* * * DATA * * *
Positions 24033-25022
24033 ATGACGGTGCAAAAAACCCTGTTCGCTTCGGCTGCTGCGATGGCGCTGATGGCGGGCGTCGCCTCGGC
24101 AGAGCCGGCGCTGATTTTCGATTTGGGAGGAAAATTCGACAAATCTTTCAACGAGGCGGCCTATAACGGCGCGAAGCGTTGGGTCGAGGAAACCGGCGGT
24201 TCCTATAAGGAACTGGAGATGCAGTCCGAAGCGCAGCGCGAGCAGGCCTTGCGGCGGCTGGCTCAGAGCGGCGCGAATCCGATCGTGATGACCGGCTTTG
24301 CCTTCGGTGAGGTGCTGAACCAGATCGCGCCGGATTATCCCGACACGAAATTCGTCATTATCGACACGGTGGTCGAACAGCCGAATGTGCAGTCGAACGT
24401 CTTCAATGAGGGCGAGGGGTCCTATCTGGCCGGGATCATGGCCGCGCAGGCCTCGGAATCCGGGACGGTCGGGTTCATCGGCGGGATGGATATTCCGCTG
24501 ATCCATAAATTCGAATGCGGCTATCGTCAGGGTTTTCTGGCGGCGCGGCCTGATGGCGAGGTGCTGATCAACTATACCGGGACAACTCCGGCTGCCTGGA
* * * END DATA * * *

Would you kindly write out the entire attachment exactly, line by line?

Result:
Positions 24033-25022
24033 ATGACGGTGCAAAAAACCCTGTTCGCTTCGGCTGCTGCGATGGCGCTGATGGCGGGCGTCGCCTCGGC
24101 AGAGCCGGCGCTGATTTTCGATTTGGGAGGAAAATTCGACAAATCTTTCAACGAGGCGGCCTATAACGGCGCGAAGCGTTGGGTCGAGGAAACCGGCGGT
24201 TCCTATAAGGAACTGGAGATGCAGTCCGAAGCGCAGCGCGAGCAGGCCTTGCGGCGGCTGGCTCAGAGCGGCGCGAATCCGATCGTGATGACCGGCTTTG
24301 CCTTCGGTGAGGTGCTGAACCAGATCGCGCCGGATTATCCCGACACGAAATTCGTCATTATCGACACGGTGGTCGAACAGCCGAATGTGCAGTCGAACGT
24401 CTTCAATGAGGGCGAGGGGTCCTATCTGGCCGGGATCATGGCCGCGCAGGCCTCGGAATCCGGGACGGTCGGGTTCATCGGCGGGATGGATATTCCGCTG
24501 ATCCATAAATTCGAATGCGGCTATCGTCAGGGTTTTCTGGCGGCGCGGCCTGATGGCGAGGTGCTGATCAACTATACCGGGACAACTCCGGCTGCCTGGA